Where PPE meets the Internet of Things

There’s a comment in the A+A international trade fair and congress programme that we couldn’t agree with more.

“The use of new materials and of smart and innovative approaches enables solutions to be developed that substantially enhance safety and the protection of health,” it says.

We back that sentiment 100% because at Papertrail we are working hard to increase the penetration of such smart solutions in the market.

As we mention in a recent white paper, adding intelligence to personal protective equipment (PPE) systems can help improve safety not only by making it easier for asset owners to check on the status of equipment, but also by improving quality control.

“Smart PPE systems can be integrated with manufacturer inventory databases so equipment data can be imported seamlessly and easily,” the paper says.

“This integration allows equipment owners to create and maintain a ‘digital certificate of ownership’ that registers every significant point in the lifespan of an item, from purchase through to disposal.

“Such certificates could be invaluable in quality control, for example in helping prevent the sale of fake items or in giving reassurance to buyers of second-hand material.”

More widely, smart systems such as Papertrail represent a step towards a future where every PPE item can be tracked, queried and evaluated in real time, as part of the Internet of things.

It’s an evolution we are very excited to be a part of, and hope to discuss more widely at A+A in Düsseldorf, Germany, from October 17 to 20. See you there.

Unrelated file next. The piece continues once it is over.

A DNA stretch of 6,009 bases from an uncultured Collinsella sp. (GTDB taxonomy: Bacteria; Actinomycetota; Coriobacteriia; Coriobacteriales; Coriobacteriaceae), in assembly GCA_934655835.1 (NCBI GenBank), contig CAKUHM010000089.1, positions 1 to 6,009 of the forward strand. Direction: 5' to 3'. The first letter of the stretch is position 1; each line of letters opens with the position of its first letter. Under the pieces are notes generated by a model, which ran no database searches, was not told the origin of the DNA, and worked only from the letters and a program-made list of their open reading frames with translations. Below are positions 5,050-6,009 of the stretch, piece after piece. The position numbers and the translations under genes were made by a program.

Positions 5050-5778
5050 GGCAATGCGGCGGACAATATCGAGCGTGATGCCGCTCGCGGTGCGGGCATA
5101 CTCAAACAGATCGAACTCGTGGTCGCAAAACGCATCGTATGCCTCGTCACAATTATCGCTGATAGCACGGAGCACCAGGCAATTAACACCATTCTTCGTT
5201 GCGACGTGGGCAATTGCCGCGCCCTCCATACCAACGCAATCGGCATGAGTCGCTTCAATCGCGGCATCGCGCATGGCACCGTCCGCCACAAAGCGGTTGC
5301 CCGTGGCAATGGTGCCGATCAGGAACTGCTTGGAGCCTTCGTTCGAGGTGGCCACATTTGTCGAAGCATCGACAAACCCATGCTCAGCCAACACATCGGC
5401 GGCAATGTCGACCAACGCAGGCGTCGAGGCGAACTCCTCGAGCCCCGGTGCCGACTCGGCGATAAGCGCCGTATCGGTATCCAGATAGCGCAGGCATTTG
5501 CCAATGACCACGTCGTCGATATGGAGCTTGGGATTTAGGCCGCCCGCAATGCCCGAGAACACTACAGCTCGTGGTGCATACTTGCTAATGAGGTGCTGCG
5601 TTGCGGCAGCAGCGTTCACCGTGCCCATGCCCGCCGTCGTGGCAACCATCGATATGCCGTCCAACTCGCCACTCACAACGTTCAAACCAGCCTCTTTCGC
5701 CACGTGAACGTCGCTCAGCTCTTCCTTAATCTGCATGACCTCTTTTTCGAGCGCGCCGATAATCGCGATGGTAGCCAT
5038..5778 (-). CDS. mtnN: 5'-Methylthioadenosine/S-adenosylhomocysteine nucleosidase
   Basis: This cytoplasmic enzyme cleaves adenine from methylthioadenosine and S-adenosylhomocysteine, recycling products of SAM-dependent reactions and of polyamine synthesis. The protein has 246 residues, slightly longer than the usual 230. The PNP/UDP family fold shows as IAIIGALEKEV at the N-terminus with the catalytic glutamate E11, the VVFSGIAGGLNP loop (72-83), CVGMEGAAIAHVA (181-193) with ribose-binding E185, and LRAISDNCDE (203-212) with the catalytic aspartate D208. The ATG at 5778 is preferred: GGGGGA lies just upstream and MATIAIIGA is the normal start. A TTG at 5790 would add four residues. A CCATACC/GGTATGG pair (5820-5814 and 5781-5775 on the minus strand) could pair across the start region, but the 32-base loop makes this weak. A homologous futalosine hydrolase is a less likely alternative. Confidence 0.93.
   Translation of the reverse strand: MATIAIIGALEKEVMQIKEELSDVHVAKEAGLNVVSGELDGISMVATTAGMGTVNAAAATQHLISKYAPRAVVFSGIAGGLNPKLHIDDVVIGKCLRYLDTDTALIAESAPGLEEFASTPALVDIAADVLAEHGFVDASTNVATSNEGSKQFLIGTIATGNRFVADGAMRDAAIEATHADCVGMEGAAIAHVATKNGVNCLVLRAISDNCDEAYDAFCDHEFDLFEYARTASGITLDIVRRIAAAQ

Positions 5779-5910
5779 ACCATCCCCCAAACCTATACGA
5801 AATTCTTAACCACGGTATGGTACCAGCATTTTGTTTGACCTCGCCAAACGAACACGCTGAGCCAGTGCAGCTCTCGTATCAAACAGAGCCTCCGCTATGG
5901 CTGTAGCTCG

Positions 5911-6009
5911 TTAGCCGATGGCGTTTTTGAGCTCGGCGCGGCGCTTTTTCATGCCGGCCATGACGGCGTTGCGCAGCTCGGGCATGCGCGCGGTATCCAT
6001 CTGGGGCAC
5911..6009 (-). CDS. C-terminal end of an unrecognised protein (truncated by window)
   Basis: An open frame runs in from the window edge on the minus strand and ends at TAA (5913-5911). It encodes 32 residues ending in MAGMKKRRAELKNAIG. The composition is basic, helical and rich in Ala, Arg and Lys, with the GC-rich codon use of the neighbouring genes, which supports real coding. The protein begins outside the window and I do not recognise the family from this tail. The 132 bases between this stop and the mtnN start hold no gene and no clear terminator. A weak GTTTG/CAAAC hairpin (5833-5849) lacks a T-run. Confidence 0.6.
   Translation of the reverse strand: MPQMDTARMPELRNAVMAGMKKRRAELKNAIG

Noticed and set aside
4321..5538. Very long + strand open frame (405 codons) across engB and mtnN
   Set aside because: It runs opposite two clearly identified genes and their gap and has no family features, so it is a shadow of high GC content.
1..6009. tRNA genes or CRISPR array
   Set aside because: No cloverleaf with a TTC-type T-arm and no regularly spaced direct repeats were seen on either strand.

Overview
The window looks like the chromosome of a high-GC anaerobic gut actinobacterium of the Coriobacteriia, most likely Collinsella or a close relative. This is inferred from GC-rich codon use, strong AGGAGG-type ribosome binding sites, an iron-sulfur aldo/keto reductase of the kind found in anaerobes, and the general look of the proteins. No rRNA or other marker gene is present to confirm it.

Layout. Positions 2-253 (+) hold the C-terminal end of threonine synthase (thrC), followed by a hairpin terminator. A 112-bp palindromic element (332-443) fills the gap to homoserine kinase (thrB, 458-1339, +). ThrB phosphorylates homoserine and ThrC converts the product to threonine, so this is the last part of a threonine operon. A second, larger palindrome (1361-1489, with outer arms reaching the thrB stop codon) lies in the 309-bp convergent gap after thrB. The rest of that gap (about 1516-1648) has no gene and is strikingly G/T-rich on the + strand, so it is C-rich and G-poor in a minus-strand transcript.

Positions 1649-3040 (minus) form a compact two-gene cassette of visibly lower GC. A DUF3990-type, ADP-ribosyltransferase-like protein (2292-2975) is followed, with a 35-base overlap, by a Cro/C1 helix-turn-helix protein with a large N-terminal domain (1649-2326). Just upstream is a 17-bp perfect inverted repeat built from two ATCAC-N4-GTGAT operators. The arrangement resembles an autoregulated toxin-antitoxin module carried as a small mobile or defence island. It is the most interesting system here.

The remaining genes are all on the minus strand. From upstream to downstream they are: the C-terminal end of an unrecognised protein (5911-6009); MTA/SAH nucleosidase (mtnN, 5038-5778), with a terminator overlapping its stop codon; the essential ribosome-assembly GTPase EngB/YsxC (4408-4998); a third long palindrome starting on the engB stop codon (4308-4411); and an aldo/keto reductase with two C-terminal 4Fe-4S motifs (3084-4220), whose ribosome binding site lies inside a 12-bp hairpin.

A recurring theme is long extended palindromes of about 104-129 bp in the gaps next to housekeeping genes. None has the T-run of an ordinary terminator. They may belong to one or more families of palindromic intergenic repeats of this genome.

• Visit Papertrail at A+A at the DMM (Hall 6/F40) and SingingRock (Hall 6/C48) stands.

Checking on your lone workers? What about their kit?

Looking after lone workers is a big responsibility. If you have an employee, such as a security guard or night watchman, who is on their own for long stretches of time then you need to make sure they can get help if they are in trouble.

This need has spawned a small technology industry addressing the fact that many lone workers, of which there are about 4 million in the UK alone, may not be able to able to use their mobile phones to call for help in the event of a problem.

In the UK, for example, SoloProtect supplies a device called the Identicom that provides personal safety features along with identity badge functionality for organisations such as the National Health Service.

If a health worker is in a potentially confrontational situation with no other staff around, by discretely pressing their identity card they can activate a hotline to an alarm receiving centre where an agent will record what is going on and send help if needed.

German firm LIV tec goes a step further with a gadget that will broadcast a user’s location if the bearer stops moving for a suspiciously long amount of time.

Such technologies can bring help to someone in trouble at a remote location, but they cannot prevent people from getting into trouble in the first place.

For that, you need to make sure that the equipment a worker is relying on does not cause an accident… and can be fully relied upon if it is needed.

An intruder alarm that fails to work, a fire door that will not open or a flare that will not ignite are all examples of equipment problems that can be challenging in any situation, but are potentially much worse when you have nobody around for backup.

And if you are equipping your lone workers with some form of alarm-giving device, you need to make sure the technology itself works whenever it is needed.

Thus the only way to really keep your lone workers as safe as possible is to make sure the items they may have to rely on are checked regularly, and any defects are logged in a way that is easy to see and assists with quick remediation.

Doing this is easy with a system such as Papertrail, which can help you schedule inspections at regular intervals and check that each inspection has been carried out. Don’t let your people leave without having it in place.

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